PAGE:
Super Fast, Super Strong – Super Cheetah
The cheetah is recognised as the fastest land mammal with some of these speedy carnivores having been clocked at more than sixty-five miles an hour. Efficient predators they may be, but the African cheetahs around today would have been no match for a fearsome member of the cat family, whose 1.8-million-year-old fossils have been found in the Republic of Georgia. Cheetah fossils indicate a predator twice as heavy as modern cheetahs.
Although now confined to the continent of Africa, the cheetah along with a number of big cats were much more widely distributed in prehistoric times. Now scientists have uncovered the remains of the largest and most dangerous type of cheetah known from the fossil record, a super strong, super-sized predator most likely feared by those hominids unfortunate to have been around when this cat stalked south-eastern Europe.
A Model of a Cheetah
The ancient cheetah fossils were found at a 1.8-million-year-old site in Dmanisi in the Republic of Georgia, one of the oldest known sites for ancient human species out of Africa, where fossils of a sabre-toothed cat and a similar scimitar cat had already been discovered before. What with the discovery of the prehistoric Cheetah fossils, this location is proving to be a rich hunting ground for palaeontologists trying to understand the evolution of the Felidae.
Based on its arm and paw bones, the stoutly built Cheetah (Acinonyx pardinensis) is believed to have weighed about 110 kg, about double the weight of its modern African cousin. The oldest Cheetah fossil known was a skull of Acinonyx kurteni found in China; the animal lived between 2.2 million and 2.5 million years ago, suggesting that these type of cats originated in Asia.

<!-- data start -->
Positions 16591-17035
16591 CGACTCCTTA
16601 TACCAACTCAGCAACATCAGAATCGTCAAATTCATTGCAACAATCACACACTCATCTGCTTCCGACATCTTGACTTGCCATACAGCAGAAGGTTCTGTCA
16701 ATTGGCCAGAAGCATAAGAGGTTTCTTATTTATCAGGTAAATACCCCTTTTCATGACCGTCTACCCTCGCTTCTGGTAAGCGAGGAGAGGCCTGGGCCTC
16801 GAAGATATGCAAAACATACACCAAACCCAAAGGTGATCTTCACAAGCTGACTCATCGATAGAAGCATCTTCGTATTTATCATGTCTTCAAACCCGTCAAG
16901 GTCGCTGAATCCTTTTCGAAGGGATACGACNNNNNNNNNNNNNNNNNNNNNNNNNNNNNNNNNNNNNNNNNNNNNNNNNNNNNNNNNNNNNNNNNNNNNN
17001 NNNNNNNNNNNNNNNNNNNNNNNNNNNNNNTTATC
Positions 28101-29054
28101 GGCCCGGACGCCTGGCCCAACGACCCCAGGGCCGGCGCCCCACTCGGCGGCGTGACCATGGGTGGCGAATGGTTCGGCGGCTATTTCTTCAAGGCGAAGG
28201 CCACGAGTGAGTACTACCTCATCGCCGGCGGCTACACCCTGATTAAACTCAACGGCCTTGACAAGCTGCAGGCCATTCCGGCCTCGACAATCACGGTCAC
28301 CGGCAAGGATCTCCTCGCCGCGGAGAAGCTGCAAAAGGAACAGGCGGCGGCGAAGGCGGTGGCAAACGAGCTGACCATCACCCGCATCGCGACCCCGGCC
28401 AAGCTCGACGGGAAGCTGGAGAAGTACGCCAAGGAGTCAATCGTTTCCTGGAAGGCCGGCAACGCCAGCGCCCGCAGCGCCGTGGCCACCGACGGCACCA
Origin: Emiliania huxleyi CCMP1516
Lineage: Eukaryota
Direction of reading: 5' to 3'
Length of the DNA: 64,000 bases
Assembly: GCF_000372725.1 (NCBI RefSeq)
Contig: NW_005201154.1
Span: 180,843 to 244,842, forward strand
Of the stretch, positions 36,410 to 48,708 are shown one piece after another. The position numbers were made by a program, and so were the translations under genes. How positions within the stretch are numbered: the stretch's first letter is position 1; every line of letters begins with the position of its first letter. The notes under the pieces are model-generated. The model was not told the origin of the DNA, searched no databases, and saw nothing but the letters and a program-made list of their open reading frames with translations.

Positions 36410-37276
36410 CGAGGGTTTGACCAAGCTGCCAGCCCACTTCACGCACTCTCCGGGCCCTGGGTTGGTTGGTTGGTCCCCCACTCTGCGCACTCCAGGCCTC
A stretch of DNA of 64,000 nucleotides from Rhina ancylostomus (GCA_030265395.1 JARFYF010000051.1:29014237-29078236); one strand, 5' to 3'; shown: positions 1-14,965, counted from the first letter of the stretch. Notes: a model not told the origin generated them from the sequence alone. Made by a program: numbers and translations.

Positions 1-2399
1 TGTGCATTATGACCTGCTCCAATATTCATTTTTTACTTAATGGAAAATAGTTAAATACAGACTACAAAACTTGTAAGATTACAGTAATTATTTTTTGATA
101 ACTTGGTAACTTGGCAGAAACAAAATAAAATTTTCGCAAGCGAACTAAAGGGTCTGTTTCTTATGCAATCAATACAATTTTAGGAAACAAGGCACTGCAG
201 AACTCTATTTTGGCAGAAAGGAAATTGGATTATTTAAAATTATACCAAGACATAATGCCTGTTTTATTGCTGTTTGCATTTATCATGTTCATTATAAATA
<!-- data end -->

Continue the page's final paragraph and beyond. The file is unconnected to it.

To read an article on the origins of the Cheetah: Cheetahs originated in the “Old World.
Published in a Scientific Journal
The research team that have studied the fossils of this “Big Cat”, write in the scientific journal “Quaternary Science Review”, that this particular predator lived in a savanna type environment with forests near by. It probably hunted on the open plains, running down prey just like its modern cousin. Scientists have discovered the fossilised bones of a number of potential prey animals including a number of different types of antelope.
Given their findings, the researchers conclude that this extinct cheetah likely thrived as a killer, with each cat downing an estimated 7,500 kg of prey a year, more than any other predator within its community. That’s the equivalent of 100 people every year, or two a week. It is likely that this predator did prey on our ancient hominid ancestors.
Commenting on this fossil find, researcher Ralf-Dietrich Kahlke, a palaeontologist at the Senckenberg Research Institute in Weimar (Germany) stated:
“I was really astonished by how much meat it could bring down.”
For models of prehistoric cats and other prehistoric mammals: Prehistoric Felids and Prehistoric Animals (Mojo Fun).